Half an hour later, a “jolly” policeman appeared.  He had obviously worshipping at the altar of Bacchus that evening, as his gait was so unsteady that we had to help him cross over to our boat which was double moored.

Unsteadily, he staggered into the cabin and plonked his ample frame on the bench.

“It will be restorations” he began – enigmatically

We looked at each other and then at the perspiring stout police-officer.  “But nothing’s been restored; it’s been stolen!”

“Not ‘restorations’ – I mean ‘reparations'” he answered – even more mysteriously.

I thought of reparations in payment for past British actions in the Emerald Isle- but was our law enforcement friend an historian of sorts.

So I asked him, “What are you implying?”

Cryptically – “It’s because you’re from the North”

“No, we’re from the West (west of Scotland)”

“Derry way?”


“Aye, I’ve heard of the ‘Brig’ton Billies’ – that’s it, then – I’ve deducted (sic) it – it’s retribution ….. that’s the word I was looking for” said he, sleuthfully and triumphantly.

“Right,” said Sherlock, “I’ll be takin’ down yer details”, taking out his police notebook and a stub of a pencil.

Now this part is genuinely true – as the skipper of the ‘Vital Spark’ would have said, “If Dougie were here, he would tell you”:  he ran out of space on the page, so tore off a blank page from the back of his little book and sellotaped to the side of the page on which he had written, in order to continue his notes!

at one point he asked what my occupation was and when I replied that I was a theology student, he asked if I were studying for the priesthood.  When I replied that I was a Protestant, he muttered, “Aye, ’twill be retribution, for sure”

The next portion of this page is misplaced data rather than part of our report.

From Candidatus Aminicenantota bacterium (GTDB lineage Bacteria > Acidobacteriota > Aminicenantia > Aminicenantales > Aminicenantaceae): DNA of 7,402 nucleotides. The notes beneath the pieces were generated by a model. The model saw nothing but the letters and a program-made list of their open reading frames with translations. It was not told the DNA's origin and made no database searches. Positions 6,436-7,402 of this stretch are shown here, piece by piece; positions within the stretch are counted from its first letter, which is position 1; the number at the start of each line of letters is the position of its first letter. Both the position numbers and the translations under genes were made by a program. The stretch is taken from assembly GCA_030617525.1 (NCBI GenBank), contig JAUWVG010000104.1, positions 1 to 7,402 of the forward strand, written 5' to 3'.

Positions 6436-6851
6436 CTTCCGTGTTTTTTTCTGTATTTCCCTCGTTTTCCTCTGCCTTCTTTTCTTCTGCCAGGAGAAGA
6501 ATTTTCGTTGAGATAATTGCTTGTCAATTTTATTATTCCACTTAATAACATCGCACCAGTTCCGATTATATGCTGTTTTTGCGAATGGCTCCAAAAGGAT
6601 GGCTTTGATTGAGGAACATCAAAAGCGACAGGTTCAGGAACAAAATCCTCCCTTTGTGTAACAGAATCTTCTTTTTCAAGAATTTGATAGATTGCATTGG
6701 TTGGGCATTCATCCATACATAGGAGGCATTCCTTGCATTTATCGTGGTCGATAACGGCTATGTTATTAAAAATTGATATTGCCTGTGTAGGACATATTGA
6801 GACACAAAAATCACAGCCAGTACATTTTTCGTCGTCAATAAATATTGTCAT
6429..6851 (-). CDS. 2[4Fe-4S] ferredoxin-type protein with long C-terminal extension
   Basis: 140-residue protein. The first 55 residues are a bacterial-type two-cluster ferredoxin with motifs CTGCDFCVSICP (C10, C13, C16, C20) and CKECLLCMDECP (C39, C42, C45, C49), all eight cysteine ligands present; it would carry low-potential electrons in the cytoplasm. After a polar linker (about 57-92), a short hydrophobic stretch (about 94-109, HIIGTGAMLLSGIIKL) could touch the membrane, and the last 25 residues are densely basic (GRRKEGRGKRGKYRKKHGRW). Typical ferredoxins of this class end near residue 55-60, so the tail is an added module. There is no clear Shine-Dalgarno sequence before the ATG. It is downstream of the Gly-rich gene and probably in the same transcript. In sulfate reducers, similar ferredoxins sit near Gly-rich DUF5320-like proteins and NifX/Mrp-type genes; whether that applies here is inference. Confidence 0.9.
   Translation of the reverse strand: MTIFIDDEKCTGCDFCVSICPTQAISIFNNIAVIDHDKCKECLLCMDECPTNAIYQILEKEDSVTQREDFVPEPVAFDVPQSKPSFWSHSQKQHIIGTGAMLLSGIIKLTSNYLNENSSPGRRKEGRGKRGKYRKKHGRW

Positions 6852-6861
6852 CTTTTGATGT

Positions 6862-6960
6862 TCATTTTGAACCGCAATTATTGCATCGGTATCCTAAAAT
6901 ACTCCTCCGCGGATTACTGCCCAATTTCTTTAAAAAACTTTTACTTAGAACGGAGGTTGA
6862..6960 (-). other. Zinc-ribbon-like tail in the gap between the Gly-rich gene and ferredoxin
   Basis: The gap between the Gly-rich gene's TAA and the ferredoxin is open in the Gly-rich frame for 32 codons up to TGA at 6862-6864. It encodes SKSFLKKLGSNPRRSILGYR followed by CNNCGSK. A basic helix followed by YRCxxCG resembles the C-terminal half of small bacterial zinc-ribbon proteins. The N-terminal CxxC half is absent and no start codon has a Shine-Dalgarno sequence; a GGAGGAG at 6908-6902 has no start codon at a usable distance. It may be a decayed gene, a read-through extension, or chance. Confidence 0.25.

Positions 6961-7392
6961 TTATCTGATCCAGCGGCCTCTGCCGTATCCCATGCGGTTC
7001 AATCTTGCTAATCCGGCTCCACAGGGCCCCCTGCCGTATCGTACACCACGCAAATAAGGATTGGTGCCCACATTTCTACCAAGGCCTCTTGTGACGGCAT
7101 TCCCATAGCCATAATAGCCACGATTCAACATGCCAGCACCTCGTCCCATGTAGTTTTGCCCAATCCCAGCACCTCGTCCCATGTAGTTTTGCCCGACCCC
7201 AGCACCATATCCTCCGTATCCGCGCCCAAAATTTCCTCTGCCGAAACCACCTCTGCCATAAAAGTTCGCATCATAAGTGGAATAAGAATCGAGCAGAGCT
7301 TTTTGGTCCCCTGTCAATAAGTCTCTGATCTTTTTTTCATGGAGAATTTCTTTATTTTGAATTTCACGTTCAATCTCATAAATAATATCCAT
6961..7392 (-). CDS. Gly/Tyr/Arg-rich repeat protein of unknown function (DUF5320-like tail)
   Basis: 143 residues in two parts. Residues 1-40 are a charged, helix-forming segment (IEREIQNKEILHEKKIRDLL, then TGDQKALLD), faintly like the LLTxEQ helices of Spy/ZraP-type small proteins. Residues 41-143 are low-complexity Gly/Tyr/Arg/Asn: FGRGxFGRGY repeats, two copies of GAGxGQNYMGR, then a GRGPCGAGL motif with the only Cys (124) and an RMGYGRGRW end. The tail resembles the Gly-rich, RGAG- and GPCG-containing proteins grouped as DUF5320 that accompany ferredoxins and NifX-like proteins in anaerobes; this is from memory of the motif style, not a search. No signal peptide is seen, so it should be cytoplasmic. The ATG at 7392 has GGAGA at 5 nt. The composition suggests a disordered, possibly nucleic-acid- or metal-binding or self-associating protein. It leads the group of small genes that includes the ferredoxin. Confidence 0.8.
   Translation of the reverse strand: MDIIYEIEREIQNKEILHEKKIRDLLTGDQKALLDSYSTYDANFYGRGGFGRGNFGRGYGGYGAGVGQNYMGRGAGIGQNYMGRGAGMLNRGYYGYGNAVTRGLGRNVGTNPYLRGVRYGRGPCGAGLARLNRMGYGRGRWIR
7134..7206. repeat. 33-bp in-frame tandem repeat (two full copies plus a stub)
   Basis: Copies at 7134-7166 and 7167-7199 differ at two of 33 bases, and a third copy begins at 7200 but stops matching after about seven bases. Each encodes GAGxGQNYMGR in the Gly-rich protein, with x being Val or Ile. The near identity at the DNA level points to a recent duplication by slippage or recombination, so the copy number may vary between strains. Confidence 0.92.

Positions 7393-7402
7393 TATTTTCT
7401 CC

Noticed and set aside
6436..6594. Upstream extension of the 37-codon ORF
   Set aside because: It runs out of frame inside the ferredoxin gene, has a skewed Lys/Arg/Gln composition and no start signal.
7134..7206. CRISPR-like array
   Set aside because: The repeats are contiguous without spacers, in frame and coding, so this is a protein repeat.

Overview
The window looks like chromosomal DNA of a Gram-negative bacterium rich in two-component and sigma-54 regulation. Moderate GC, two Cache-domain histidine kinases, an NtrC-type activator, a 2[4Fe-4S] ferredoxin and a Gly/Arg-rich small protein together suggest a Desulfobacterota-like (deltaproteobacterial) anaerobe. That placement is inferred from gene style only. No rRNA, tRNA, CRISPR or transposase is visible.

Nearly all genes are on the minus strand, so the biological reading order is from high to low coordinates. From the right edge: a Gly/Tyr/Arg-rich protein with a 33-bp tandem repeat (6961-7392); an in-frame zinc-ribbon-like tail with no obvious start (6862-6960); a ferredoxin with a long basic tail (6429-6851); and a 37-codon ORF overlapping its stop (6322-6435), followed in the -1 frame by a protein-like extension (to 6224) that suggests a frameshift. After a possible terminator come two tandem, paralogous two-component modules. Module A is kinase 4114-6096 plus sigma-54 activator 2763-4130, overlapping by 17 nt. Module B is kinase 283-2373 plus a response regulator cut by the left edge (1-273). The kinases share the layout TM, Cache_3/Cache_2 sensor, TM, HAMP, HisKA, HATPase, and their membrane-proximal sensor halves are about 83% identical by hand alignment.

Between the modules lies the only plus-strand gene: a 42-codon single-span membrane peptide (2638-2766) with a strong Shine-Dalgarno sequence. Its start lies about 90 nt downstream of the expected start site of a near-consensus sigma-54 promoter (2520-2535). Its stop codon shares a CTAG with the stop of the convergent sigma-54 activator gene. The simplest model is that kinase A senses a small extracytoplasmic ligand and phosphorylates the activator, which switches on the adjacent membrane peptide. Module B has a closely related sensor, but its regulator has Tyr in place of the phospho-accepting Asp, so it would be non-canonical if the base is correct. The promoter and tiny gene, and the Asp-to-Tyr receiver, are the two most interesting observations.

We offered him a drink – he knocked back a Jamiesons in one gulp, then we helped him off the boat and watched, as he staggered away into the night – never to be seen again…… and we heard no more of the matter.

btw we continued our journey to Athlone, and having tuned into Radio Athlone as a teenager, discovered a small building (it must have been a transmission post) with the Radio station’s logo on the door.

I knocked.  The door opened and a wee leprechaun of a man looked at us furtively and not without a degree of suspicion.

“May we have a look inside, please?”

“Are you from the North?”


“OK, in you come!”

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Miami Taxi Drive

I once took a cab ride from Miami airport to Miami Beach.

The driver was a Hispanic guy whose English was limited.

“You from Britain?” he asked.

“Yes, from Scotland”

“I have a cousin who lives in Cardiff, do you know him?”

We moved on…

“I notice that you have various faith symbols in your cab… rosary beads, pictures of the saints, a crucifix…. but also Sikh symbols  and Buddhist and Taoist, Jewish, Muslim  and many more; are you an ecumenical person?”


“Is it for the benefit of your passengers of different faiths?

“No,” he replied, “I’m just hedging my bets!”

To Dublin – many years ago…. I always got slightly apprehensive when pulling away from a bus stop, the driver would cross himself; did he know something we didn’t?

An old joke…. my grandfather died suddenly and peacefully at the job he loved; can’t say the same for the passengers  in the bus he was driving at the time!

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May 13, 2013 · 10:13

Father Murphy and Heaven

Father Murphy goes into a pub in Dublin and approaches the first man he sees

“Do you want to go to Heaven?” he asks

“Truly, I do, Father”

“Then for God’s sake, leave this pub right now!”

He then goes to the next man, “Do you want to go to Heaven, my son?” And the man answers, “Yes Father, indeed I want to do that very thing.” “Then ye must get out of this pub right now!” orders the priest.

Father Murphy continues this throughout the pub until he comes to the last man. “Do you want to go to Heaven, man?!” exhorts the priest.

The man looks at his half-full beer, turns, looks at Father Murphy and says, “No, I don’t,Father.”

“You mean to tell me, young man, that when you die, you don’t want to go to Heaven?” asks the priest incredulously.

“Oh, well, when I die, yes Father, I certainly do. I thought you were getting a group together to go right now!”